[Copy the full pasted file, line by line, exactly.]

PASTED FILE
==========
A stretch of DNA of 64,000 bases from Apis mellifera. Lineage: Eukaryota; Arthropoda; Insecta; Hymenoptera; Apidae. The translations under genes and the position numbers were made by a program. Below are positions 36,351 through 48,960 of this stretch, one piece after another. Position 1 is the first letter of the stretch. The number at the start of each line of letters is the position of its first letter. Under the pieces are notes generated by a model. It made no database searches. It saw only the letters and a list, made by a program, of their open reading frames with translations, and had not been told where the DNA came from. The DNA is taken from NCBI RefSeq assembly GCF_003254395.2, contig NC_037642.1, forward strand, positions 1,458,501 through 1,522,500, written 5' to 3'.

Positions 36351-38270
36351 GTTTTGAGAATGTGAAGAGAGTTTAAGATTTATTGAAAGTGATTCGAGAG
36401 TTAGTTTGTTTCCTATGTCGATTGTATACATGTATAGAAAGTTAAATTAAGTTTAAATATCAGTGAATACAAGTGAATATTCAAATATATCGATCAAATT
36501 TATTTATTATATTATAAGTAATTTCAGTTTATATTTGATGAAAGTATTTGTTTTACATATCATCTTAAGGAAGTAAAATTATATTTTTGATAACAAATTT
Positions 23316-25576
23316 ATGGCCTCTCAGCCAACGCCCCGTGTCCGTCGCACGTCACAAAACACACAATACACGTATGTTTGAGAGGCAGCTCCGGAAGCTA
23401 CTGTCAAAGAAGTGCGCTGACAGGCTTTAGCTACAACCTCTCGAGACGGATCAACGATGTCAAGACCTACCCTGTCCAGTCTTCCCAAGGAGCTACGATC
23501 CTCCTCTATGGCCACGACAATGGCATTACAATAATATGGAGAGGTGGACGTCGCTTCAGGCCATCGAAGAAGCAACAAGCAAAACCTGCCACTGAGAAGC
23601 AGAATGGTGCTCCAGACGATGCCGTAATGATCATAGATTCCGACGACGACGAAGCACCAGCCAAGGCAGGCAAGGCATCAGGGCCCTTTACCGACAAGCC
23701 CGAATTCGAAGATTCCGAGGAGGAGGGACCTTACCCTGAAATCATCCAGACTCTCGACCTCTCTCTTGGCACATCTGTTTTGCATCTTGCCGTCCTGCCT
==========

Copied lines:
A stretch of DNA of 64,000 bases from Apis mellifera. Lineage: Eukaryota; Arthropoda; Insecta; Hymenoptera; Apidae. The translations under genes and the position numbers were made by a program. Below are positions 36,351 through 48,960 of this stretch, one piece after another. Position 1 is the first letter of the stretch. The number at the start of each line of letters is the position of its first letter. Under the pieces are notes generated by a model. It made no database searches. It saw only the letters and a list, made by a program, of their open reading frames with translations, and had not been told where the DNA came from. The DNA is taken from NCBI RefSeq assembly GCF_003254395.2, contig NC_037642.1, forward strand, positions 1,458,501 through 1,522,500, written 5' to 3'.

Positions 36351-38270
36351 GTTTTGAGAATGTGAAGAGAGTTTAAGATTTATTGAAAGTGATTCGAGAG
36401 TTAGTTTGTTTCCTATGTCGATTGTATACATGTATAGAAAGTTAAATTAAGTTTAAATATCAGTGAATACAAGTGAATATTCAAATATATCGATCAAATT
36501 TATTTATTATATTATAAGTAATTTCAGTTTATATTTGATGAAAGTATTTGTTTTACATATCATCTTAAGGAAGTAAAATTATATTTTTGATAACAAATTT
Positions 23316-25576
23316 ATGGCCTCTCAGCCAACGCCCCGTGTCCGTCGCACGTCACAAAACACACAATACACGTATGTTTGAGAGGCAGCTCCGGAAGCTA
23401 CTGTCAAAGAAGTGCGCTGACAGGCTTTAGCTACAACCTCTCGAGACGGATCAACGATGTCAAGACCTACCCTGTCCAGTCTTCCCAAGGAGCTACGATC
23501 CTCCTCTATGGCCACGACAATGGCATTACAATAATATGGAGAGGTGGACGTCGCTTCAGGCCATCGAAGAAGCAACAAGCAAAACCTGCCACTGAGAAGC
23601 AGAATGGTGCTCCAGACGATGCCGTAATGATCATAGATTCCGACGACGACGAAGCACCAGCCAAGGCAGGCAAGGCATCAGGGCCCTTTACCGACAAGCC
23701 CGAATTCGAAGATTCCGAGGAGGAGGGACCTTACCCTGAAATCATCCAGACTCTCGACCTCTCTCTTGGCACATCTGTTTTGCATCTTGCCGTCCTGCCT